I booked through a website called Hellfire Pass which claimed to be the official memorial website and our itinerary was supposed to be as follows; 7am Depart Bangkok for Kanchanaburi, 9am visit the infamous Bridge and view the war cemetery, 11am Hellfire Pass Memorial Museum (This is a museum dedicated to the allied prisoners who worked around the clock to complete excavation of the 17 meter deep and 110 meter long mountain for the train line. The mixture of hammering noises and the light from the fires and oil fired bamboo torches, needed to make work at night possible, created such an eerie illumination that it looked like the ‘Fires from Hell’ which is why the locals called it ‘Hellfire Pass’ - See photo), 1pm Lunch at Nam Tok Station (The last Existing train station of the Thailand-Burma railway in Thailand), 12pm Tiger Temple (Where you can walk among the Tigers and Monks), 4pm Take a train ride along the ‘Death Railway’ passing over the wooden viaduct built along the mountain. 5.45pm Depart for
We had a lovely little driver who had no teeth and who could only speak one word in English…..toilet. We discovered this when he pulled into a service station on the way to Kanchanaburi, opened the door to the van and announced ‘Toilet’ whilst grinning (He was very proud of his one English word). We dutifully trooped in and found ourselves facing one of those toilets with the footprints that you need to hover over…..all I could think about was ‘Thank God I’m not wearing wellies!!’ (Those of you who have ever had a conversation with my Dad, or indeed those of you that attended our wedding, will know what I am talking about). At least it was clean which was more than could be said for toilets that were advertised as ‘Clean Toilets’….now they could have been done if Thailand had a trades description act!! Sorry….digressing again…..where was I…..ah yes – We arrived in Kanchanaburi and met up with our guide who then took us to the main POW (Prisoner Of War) Cemetery. There are 6,982 POWs buried there (mostly British, Australian, Dutch and Canadian) the majority of which were younger than me – I didn’t expect it to upset me as much as it did. I had a huge lump in my throat which, despite my efforts, spilled over….I tried to pretend I had something in my eye but no-one believed me!! (Chris was struggling as well and I found out later that both Sadie and Margaret spilled over and that Sadie had also tried the ‘something in my eye’ excuse).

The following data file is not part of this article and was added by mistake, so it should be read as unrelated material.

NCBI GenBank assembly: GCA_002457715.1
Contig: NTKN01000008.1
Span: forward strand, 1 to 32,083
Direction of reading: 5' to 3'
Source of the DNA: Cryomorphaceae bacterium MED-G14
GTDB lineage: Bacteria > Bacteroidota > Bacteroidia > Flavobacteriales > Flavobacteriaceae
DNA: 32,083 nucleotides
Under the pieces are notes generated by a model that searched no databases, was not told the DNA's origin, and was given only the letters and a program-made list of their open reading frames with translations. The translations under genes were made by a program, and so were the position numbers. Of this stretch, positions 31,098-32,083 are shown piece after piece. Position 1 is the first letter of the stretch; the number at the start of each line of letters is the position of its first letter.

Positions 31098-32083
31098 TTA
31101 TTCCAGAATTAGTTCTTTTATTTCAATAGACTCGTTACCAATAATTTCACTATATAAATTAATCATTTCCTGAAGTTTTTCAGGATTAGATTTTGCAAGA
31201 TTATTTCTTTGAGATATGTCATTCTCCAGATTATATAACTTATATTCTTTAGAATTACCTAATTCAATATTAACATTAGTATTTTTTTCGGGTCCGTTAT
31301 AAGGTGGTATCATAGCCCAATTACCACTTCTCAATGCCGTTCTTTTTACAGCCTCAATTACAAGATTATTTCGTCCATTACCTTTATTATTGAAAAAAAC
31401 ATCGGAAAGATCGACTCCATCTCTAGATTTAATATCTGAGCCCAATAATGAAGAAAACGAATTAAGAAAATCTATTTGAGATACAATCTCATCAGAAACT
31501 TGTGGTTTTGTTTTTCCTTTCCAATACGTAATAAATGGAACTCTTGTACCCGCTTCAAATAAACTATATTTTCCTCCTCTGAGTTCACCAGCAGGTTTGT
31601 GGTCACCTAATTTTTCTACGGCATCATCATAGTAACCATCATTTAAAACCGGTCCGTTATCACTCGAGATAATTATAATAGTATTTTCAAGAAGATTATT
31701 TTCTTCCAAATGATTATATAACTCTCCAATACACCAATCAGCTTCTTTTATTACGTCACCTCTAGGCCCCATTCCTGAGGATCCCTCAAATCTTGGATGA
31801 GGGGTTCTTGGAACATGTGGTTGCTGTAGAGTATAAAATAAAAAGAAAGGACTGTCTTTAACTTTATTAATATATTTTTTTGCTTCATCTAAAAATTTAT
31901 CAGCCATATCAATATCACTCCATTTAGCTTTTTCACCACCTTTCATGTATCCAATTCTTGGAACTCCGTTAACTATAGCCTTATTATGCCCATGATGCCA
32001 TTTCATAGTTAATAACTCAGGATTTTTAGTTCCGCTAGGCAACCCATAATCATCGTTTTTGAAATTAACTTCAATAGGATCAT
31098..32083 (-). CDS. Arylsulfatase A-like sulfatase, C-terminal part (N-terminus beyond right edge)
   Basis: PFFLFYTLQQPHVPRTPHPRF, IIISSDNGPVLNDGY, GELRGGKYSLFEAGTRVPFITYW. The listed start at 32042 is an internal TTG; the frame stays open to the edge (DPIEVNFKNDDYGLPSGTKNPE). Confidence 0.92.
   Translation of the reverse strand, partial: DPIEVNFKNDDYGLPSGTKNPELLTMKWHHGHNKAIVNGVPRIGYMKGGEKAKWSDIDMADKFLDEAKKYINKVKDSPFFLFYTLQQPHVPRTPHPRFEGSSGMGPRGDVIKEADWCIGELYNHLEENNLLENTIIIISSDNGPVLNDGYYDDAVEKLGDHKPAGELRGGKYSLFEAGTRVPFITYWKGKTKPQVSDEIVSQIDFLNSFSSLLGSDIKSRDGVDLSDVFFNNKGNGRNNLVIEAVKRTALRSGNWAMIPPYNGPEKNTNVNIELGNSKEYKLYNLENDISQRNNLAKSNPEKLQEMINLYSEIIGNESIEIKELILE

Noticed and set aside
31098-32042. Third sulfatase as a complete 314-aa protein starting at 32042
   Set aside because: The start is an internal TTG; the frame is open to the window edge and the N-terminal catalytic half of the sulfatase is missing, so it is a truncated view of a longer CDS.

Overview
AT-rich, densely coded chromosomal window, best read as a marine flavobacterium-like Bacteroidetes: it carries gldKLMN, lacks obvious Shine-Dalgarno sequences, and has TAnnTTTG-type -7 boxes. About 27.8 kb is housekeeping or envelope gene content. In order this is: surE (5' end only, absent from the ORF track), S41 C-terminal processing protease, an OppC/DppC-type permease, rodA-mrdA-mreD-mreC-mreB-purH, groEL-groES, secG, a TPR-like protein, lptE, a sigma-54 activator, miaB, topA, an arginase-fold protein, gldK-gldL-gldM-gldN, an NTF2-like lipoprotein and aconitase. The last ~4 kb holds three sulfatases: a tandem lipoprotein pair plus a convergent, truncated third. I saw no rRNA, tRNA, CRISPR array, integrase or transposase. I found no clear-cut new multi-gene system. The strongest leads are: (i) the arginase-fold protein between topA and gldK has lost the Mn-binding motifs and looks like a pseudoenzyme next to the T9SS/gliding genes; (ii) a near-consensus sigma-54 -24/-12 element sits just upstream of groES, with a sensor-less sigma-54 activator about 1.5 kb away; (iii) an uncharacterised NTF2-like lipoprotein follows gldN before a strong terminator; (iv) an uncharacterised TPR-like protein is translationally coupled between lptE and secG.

From there we went and had some lunch and then went to visit the old ‘Wang Pho South’ POW Camp. This is the site of the original Wampo Viaduct which was built round a cliff face, round a bend in the river and is about 1/3 of a mile long. It is absolutely phenomenal - The original Wampo wooden Viaduct is till in tact (You go over it when on the train) and, when you actually visit the camp, you can walk along it and go into a cave which was used as the POW hospital. To be honest I really didn’t know how to feel…..it was the oddest sensation – you are standing there looking at something incredibly beautiful, a feat of engineering, knowing that so many lives were lost to build it. You can read more about the personal stories of the men who built this viaduct at (War Stories)
Then we went to visit the Tiger temple I think after all the emotion we all needed some light relief!! The Tiger temple came about when local villagers found an orphaned tiger cub and the Monk, Abbot-Pra Acharn Phusit, took pity on the poor cub and saved it from certain death. Since then it has become home to numerous tigers as well as a myriad of other animals. It was amazing – we watched two cubs frolicking in a cage with their mum….they were chasing each other and trying to bite each others tails with Mum giving them an occasional friendly bat as they ran past. Then we walked down to ‘
After the tigers we headed to Nam Tok Station where we boarded the train and set off on our journey upon the Death Railway. It was absolutely breathtaking…..I’m going to let the photo’s speak for themselves.
Then we headed to the actual Bridge over the River Kwai. It was really busy and there were a surprising amount of Japanese Tourists at all the places we visited now that I come to think of it. We all walked onto the bridge and looked out down the river then Sadie and Margaret headed back and Chris and I walked right along to the other side – It felt quite monumental!!
We didn’t get to visit Hellfire Pass but I think in the grand scheme of things that was probably not such a bad thing…..I think I would have bawled my eyes out (and I’m pretty sure I wouldn’t have been the only one). We will go back and visit it at some point but I think we were all worn out on the journey back to
Sadie and Margaret left the next day – can’t believe that their holiday has come to an end already!!